NEW YORK -- Yankees rookie right-hander Bryan Mitchell took a line drive off his face Monday, which caused a small nasal fracture, the team announced. The injury forced him to be removed from the team's 8-7 winover the Minnesota Twinswith two outs in the second inning.
With one arm around trainer Steve Donohue and the other hand holding a towel to his bloodied face, Mitchell received a standing ovation as he walked into the dugout.
He was placed on the seven-day concussion disabled list Tuesday.
Mitchell was released from New York-Presbyterian Hospital after a full evaluation, but the Yankees doctors will continue to monitor him for a possible concussion.
"It was really, really scary," Yankees manager Joe Girardi said. "It seems like your heart just drops into your stomach, and you are scared for the kid. You see blood coming out. ... I was really worried."
The shot off the bat of former Yankees infielderEduardo Nunezconnected with Mitchell's face before he could put his glove up to make a play. The hit knocked Mitchell off his feet.He stayed down on the mound, kneeling, with his right hand over the gash. His teammates circled him.
The Twins, who had two men on, scored a run on the play. Mitchell was replaced by Caleb Cotham.
"Luckily, what could've happened didn't," New York catcherBrian McCannsaid.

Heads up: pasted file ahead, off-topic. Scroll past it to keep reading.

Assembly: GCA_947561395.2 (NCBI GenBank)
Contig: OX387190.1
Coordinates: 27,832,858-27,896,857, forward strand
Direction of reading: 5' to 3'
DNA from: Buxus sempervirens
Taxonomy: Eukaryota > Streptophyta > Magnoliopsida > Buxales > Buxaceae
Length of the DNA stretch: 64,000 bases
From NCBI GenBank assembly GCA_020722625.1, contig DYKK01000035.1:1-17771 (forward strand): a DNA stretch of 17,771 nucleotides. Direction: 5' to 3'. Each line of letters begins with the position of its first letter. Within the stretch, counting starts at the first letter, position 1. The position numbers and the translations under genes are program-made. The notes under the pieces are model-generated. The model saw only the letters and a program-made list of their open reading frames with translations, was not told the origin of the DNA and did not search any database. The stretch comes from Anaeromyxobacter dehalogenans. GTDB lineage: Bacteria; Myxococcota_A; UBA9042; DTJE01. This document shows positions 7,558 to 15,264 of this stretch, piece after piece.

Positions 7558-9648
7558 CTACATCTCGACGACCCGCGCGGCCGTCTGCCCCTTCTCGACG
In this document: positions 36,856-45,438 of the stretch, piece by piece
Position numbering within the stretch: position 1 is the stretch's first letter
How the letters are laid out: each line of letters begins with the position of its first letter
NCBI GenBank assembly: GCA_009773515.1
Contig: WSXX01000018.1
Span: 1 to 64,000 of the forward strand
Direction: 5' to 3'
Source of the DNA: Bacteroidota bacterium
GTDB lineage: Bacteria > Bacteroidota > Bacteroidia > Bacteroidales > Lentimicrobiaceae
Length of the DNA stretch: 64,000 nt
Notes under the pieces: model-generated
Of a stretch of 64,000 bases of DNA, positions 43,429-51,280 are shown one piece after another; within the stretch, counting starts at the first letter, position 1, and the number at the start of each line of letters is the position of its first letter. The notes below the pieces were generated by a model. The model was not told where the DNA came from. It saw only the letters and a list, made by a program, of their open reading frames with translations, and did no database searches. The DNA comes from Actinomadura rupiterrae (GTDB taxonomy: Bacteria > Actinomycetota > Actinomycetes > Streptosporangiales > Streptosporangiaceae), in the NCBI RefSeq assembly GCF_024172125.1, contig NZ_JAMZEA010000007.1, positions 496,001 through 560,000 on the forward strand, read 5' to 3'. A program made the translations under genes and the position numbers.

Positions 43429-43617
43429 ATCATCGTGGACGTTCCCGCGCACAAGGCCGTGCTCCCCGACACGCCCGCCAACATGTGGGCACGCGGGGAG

Mitchell, 24, started Monday because the Yankees wanted to give their regular starters an extra day's rest.
Mitchell was 0-1 with a 3.72 ERA. He is considered the Yankees' second-best pitching prospect, behind right-hander Luis Severino.
Four MLB pitchers have now been hit in the head by line drives this year. All four were struck below the cap line.
"I get goose bumps talking about it," Twins manager Paul Molitor said. "You're playing the game, and then you see someone go through something like that."
Some pitchers -- but only one who has been hit in the head,Dan Jennings, now of the White Sox -- have taken to wearing caps equipped with additional protective material. However, such a cap would not have aided Mitchell on Monday.
"I know they've talked about trying to find that protective cap for pitchers," Molitor said. "They haven't come up with anything that looks very practical as of yet. The face is pretty much something that's going to be unprotected, no matter what you do."
Information from Outside the Lines' William Weinbaum and The Associated Press contributed to this report.